Pros: Solidly-constructed two-piece hard case with integrated stand for viewing an iPod’s video content easily without holding it; includes shells sized for both thin and thick iPod models; four colors available.
Cons: Stand plate initially difficult to open with iPod inside; iPod’s entire bottom surface and Click Wheel left entirely unprotected.
This new evolution of Griffin’s past iClear plastic cases adds one major new feature – one of four colored pieces of metal that will flip out and enable the Centerstage to hold the iPod at an optimal viewing angle for watching video on a flat surface such as an aircraft seat-back tray table. Available with silver, black, blue, or pink metallic plates, each case comes with two rear shells that ensure compatibility with both the thin 30GB and thicker 60GB and 80GB fifth-generation iPod sizes.
Griffin Technology’s Centerstage is a relatively simple two-piece hard case. The front face’s main structure is comprised of hard, scratch-resistant clear plastic, and the rear face is made of a softer, more opaque plastic material. The two snap together strongly, and won’t come apart unless you want them to.
The bottom of the front shell is a strong hinge mating with a machined aluminum plate. This plate serves as either a simple color accent surrounding the Click Wheel, or an iPod stand for watching video, depending on its position.
As with any other clear plastic hard case, expect the Centerstage to accumulate some scratches over time.
The Centerstage allows direct access to each of the iPod’s key areas; the Click Wheel, Dock Connector, screen, Hold switch, and headphone jack are all made accessible full-time. The Hold switch hole is generously sized for those with larger fingers, and the case accepts most oversized headphone plugs as well.
While many will view the case’s completely open bottom surface as an unfortunate lack of protection, others may value it as a handy way to connect certain accessories without removing the case.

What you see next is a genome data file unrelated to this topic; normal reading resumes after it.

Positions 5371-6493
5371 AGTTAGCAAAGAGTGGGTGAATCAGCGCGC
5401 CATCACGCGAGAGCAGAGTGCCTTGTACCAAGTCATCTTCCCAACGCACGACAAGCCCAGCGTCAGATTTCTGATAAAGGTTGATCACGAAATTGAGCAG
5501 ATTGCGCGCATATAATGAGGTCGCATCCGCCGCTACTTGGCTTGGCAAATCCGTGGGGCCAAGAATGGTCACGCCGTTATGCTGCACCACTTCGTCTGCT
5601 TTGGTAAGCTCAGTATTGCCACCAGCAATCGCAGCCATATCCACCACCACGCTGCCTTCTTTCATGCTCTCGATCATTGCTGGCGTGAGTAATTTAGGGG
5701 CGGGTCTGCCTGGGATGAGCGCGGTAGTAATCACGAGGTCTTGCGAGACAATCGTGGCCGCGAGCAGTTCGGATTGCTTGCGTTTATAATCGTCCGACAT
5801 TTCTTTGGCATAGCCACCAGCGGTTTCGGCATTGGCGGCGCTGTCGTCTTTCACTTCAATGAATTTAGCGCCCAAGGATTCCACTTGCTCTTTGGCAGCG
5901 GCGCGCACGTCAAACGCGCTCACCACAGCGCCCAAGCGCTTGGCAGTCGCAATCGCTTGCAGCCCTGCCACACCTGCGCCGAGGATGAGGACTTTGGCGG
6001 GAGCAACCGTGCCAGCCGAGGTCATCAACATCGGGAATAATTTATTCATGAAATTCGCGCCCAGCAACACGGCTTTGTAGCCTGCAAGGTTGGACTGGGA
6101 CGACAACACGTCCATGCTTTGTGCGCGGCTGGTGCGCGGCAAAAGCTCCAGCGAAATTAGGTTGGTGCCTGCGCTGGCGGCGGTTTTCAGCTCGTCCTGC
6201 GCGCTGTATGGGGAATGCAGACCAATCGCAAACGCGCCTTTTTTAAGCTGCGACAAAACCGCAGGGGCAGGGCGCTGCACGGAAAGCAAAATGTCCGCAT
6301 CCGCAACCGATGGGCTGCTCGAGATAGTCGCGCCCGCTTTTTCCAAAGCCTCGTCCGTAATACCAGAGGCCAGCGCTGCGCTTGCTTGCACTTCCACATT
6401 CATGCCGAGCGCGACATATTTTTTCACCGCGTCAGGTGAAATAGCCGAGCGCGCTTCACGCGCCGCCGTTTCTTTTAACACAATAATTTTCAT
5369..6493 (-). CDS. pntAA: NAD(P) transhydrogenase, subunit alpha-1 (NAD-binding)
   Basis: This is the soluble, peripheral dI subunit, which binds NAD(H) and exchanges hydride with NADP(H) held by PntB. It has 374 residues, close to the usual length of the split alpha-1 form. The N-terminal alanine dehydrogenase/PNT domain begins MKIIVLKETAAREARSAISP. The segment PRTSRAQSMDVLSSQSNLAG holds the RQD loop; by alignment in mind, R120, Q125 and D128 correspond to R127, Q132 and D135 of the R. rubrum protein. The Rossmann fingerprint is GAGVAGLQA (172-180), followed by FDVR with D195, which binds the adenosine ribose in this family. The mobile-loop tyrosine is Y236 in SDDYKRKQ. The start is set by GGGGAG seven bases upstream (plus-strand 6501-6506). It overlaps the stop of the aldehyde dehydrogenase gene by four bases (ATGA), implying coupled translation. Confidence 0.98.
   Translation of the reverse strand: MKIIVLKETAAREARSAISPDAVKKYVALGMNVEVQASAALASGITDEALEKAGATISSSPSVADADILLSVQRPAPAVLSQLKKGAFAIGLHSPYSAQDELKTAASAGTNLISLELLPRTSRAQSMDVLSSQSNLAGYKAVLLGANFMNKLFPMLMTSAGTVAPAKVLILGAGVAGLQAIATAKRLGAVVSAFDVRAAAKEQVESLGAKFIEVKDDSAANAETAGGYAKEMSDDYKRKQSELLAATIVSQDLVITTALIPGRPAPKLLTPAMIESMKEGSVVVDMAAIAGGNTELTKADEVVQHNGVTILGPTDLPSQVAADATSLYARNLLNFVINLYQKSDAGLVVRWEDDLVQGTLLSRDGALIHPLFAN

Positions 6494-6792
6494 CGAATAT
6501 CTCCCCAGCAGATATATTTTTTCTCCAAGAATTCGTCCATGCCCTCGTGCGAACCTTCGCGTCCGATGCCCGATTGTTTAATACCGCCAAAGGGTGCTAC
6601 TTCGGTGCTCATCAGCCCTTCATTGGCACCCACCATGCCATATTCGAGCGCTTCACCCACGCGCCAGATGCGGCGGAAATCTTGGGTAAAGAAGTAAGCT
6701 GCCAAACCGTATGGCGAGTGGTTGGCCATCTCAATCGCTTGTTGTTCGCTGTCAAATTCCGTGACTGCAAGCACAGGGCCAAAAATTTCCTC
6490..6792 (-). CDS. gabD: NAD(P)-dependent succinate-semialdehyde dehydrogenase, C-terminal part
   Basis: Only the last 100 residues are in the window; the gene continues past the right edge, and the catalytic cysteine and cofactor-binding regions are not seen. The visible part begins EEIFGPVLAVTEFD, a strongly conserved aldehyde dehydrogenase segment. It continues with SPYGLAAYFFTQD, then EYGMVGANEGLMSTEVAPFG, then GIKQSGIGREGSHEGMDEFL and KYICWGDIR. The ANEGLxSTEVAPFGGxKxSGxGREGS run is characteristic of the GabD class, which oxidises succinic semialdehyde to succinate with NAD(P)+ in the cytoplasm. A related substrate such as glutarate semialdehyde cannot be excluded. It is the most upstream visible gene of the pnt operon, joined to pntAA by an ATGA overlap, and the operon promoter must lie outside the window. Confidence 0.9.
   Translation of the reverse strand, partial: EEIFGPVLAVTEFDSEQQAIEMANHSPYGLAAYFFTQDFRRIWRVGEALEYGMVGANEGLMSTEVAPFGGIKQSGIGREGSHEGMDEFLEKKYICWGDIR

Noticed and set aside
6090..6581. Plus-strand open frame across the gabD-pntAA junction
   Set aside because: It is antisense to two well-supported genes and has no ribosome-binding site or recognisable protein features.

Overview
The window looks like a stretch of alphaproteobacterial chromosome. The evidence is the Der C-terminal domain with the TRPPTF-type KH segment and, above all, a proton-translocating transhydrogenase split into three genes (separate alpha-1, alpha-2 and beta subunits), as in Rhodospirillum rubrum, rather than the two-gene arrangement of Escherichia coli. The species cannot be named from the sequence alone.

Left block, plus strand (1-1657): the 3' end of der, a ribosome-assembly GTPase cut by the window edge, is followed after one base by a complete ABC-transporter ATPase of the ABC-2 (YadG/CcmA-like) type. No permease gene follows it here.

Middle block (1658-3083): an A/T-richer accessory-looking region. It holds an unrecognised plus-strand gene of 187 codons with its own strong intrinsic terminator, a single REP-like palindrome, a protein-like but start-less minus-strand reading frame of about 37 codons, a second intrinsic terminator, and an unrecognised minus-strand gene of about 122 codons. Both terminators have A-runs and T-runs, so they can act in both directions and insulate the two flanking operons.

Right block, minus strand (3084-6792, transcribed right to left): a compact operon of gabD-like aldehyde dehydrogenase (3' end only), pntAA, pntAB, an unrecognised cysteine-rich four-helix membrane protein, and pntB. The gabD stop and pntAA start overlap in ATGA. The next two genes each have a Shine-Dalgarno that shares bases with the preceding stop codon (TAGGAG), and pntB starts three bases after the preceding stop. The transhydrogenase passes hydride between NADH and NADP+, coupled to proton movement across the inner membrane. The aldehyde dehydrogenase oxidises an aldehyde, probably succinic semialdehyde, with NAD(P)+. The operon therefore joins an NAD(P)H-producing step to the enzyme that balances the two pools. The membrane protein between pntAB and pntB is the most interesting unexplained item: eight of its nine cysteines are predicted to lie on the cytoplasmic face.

One rather major detriment to the case’s ease of use, however, is that its metal plate is notably difficult to open when the iPod is inside.
Since the plate closes flush with the case’s clear plastic face, the only real way to open it is with a strong fingernail. We’re sure that the door will become easier to open with time, but it was somewhat of an annoyance during our initial testing.
Without any lanyards, belt clips, or other included accessories, the Centerstage’s major unique quality is its integrated stand, which – although not a new idea by any means – is actually quite useful with the iPod’s increased focus on video content.
The Centerstage provides fairly average protection for the iPod’s surfaces. Save for the reasonable openings for the iPod’s switches and ports, the only overtly unprotected area is the iPod’s bottom surface, but this is at least partially protected from impact by the protruding hinge.
Contrary to Speck’s similar FlipStand produced for much older second and third generation models, (iLounge rating: B), the Centerstage’s stand feature does not double as Click Wheel protection. Clearly, this is a simple tradeoff between usability and protection, in that a case can either include hard protection or allow full-time access to the iPod’s controls.